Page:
Facebook Vice President David Marcus is the face of the company's Libra digital currency, but the original driving force was a 26-year-old female corporate-development...Technologyread more
Amazon's new policy for account suspensions doesn't go far enough to protect sellers from potentially unfair and wrongful suspensions, merchants say.Technologyread more
There is no end in sight to the Boeing 737 Max grounding after two fatal crashes, prompting airlines to rethink their growth plans.Airlinesread more
After a year of flooding, Midwest farmers face a stifling heat wave that's spreading across the U.S.Weather & Natural Disastersread more
On Saturday, Disney's Marvel Studios announced its upcoming slate of superhero films during a panel at San Diego Comic-Con.Entertainmentread more
Moving lots of data to a public cloud over the internet can take months or years. CNBC got an inside look at how AWS transfers data to the cloud for its clients.Technologyread more
A quarter of the S&P 500 companies report earnings next week, and that could buffet the market as investors await the July Fed meeting.Market Insiderread more
Iran's Revolutionary Guard claims a British tanker it still holds, Stena Impero, failed to follow international maritime rules.World Newsread more
"It troubles me that the most important political office in the world is becoming the face of racism and exclusion," Kaeser said in a Twitter post.Politicsread more
Silver's rally could be losing its shine after the precious metal reached its year-to-date high, futures experts warn.Futures Nowread more
Some 40% of Americans would struggle to come up with even $400 to pay for an emergency expense. Just how are so many Americans so short on cash? Blame debt.Personal Financeread more
A few years removed from his starring role as Walter White on "Breaking Bad," actor Bryan Cranston can afford to be picky. But the four-time Emmy winner isn't taking any chances when it comes to choosing his next project.
Cranston, who stars in the new film "The Infiltrator, " told CNBC anchor Carl Quintanilla that he has his own system for choosing each part — something he calls CAPS, or "Cranston assessment of projects system."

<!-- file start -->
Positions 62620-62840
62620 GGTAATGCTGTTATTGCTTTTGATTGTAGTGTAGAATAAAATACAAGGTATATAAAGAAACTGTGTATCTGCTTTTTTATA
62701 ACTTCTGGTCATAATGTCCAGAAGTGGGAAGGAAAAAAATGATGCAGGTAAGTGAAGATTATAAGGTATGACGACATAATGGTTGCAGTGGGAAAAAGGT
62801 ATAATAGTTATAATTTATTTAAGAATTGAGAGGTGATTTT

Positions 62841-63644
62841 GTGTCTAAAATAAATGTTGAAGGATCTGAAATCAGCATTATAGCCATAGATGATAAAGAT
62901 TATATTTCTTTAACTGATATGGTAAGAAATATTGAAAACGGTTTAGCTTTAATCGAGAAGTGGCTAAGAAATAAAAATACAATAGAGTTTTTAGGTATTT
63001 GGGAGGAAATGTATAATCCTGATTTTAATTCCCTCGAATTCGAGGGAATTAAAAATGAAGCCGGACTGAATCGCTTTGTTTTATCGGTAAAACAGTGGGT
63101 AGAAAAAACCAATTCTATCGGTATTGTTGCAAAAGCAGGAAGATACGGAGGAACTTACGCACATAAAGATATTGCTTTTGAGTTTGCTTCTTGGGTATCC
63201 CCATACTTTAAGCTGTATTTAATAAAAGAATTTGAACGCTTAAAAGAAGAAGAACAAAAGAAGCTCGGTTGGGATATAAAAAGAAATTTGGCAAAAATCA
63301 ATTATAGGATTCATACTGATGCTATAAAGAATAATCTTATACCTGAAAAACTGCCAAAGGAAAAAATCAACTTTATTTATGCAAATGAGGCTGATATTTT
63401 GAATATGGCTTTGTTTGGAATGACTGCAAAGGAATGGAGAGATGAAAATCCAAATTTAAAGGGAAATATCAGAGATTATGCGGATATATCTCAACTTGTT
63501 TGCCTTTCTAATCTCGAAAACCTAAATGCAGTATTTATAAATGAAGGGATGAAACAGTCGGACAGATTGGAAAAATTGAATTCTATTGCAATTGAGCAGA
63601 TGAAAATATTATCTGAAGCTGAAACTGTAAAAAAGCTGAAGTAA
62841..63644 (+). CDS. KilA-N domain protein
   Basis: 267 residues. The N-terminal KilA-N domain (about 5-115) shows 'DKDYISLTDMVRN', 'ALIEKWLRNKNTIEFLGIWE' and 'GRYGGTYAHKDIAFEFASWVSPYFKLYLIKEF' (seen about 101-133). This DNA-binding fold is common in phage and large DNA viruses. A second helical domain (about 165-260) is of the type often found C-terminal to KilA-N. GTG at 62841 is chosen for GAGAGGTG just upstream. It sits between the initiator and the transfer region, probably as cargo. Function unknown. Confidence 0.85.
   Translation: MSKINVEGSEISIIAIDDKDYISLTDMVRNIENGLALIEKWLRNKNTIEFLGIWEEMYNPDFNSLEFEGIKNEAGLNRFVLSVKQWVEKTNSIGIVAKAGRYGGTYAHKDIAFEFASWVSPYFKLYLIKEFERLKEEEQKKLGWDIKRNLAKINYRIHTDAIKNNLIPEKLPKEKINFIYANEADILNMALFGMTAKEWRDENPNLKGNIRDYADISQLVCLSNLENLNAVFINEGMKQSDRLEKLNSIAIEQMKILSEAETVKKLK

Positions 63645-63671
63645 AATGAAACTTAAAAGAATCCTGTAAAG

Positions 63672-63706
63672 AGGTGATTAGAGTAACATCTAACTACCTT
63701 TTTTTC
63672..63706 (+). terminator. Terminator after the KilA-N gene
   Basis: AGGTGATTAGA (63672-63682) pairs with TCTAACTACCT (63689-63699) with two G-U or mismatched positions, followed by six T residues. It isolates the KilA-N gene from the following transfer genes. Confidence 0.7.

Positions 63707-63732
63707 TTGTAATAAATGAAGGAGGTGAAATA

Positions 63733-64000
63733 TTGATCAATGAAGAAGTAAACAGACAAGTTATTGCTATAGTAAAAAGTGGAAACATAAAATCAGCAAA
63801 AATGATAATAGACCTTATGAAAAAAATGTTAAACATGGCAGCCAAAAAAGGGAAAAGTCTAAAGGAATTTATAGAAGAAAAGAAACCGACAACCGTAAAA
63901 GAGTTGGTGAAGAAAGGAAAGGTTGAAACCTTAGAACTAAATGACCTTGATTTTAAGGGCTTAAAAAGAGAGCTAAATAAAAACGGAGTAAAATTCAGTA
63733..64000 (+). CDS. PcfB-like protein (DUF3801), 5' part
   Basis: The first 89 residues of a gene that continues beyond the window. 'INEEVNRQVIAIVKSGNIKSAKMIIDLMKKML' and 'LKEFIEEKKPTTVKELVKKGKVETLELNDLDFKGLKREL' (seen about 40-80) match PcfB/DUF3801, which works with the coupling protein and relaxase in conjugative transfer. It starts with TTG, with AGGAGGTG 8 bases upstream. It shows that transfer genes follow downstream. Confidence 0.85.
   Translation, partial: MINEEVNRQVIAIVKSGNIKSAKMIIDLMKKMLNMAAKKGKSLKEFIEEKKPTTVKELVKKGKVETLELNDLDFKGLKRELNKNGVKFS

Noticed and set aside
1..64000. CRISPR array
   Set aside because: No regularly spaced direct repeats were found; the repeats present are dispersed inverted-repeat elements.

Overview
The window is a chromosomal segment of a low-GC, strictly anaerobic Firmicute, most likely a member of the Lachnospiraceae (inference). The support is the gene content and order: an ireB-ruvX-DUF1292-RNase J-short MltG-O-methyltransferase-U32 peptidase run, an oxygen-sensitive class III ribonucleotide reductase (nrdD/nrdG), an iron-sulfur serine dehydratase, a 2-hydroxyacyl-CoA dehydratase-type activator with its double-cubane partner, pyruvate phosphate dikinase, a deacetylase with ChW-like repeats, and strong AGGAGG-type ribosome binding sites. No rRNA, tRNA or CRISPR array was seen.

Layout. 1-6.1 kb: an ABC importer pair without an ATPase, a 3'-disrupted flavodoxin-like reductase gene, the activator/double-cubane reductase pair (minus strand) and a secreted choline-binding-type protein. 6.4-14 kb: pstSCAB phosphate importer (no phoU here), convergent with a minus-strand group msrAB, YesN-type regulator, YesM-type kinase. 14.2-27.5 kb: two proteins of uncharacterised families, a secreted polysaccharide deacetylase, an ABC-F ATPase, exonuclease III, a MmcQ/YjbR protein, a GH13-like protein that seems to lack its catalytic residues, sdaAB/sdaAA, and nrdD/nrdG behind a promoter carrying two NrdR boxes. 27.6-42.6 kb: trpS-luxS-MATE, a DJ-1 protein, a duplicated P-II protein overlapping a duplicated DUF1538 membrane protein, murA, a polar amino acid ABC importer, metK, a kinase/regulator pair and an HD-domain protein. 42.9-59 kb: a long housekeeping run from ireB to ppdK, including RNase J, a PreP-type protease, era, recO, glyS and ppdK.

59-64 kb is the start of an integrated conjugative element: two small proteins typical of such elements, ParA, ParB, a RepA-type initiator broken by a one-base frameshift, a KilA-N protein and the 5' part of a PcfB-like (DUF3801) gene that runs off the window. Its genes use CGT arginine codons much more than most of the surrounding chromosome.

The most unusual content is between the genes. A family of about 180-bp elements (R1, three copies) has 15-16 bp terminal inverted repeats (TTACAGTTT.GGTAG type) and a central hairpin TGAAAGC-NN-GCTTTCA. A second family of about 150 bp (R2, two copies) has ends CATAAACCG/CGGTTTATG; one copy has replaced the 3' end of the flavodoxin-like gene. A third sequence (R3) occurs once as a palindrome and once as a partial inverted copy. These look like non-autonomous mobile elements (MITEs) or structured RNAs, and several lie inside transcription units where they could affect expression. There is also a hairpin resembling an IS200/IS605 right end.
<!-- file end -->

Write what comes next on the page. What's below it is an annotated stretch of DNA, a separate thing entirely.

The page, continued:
"I had to really clear my head and go 'Wait, let me individually rate the value of the story and the quality of the script. Did the script support the story completely or were you kind of disappointed?'" Cranston said, adding that his scale ranges from 1 to 20 and he considers factors like the director, other actors and how little time he may spend with his family.
Whether it's cable, network or film, Cranston's biggest concern is that it's well written. "That is the one thing that I know, unequivocally, that is the place to go. It's never failed me," Cranston said.
"It's all about how well written is this text that supports this great story. And without those two things first in place, the character doesn't mean much," he said.
For Cranston his new film, "The Infiltrator," passes the test. He plays Bob Mazur, an undercover DEA agent trying to infiltrate Pablo Escobar's drug cartel. But unlike Walter White, he's not exactly breaking bad. But did his most famous role help with this character?
"No, because he was operating on a different set of circumstances," Cranston said, referring to the fact that Walter White already knew his fate. "He only had two years to live. He was a dead man walking, so it changes the equation when you know the end game is already set. Your risk-taking ability grows."
One of the things that attracted Cranston to the role of Bob Mazur was his ability to identify with the DEA agent's human side. Driving his point home, Cranston revealed this telling story:
"I was talking to his daughter, and she said there was a code when they were driving around in the family car. Bob was always scanning, looking in the rearview mirror ... looking to see if he knew anybody," Cranston said. "So they would have a code word. If Bob said this code word, the kids would just fall to the floorboards and not move or say a word. And I thought, Oh, my God. What that must have been like."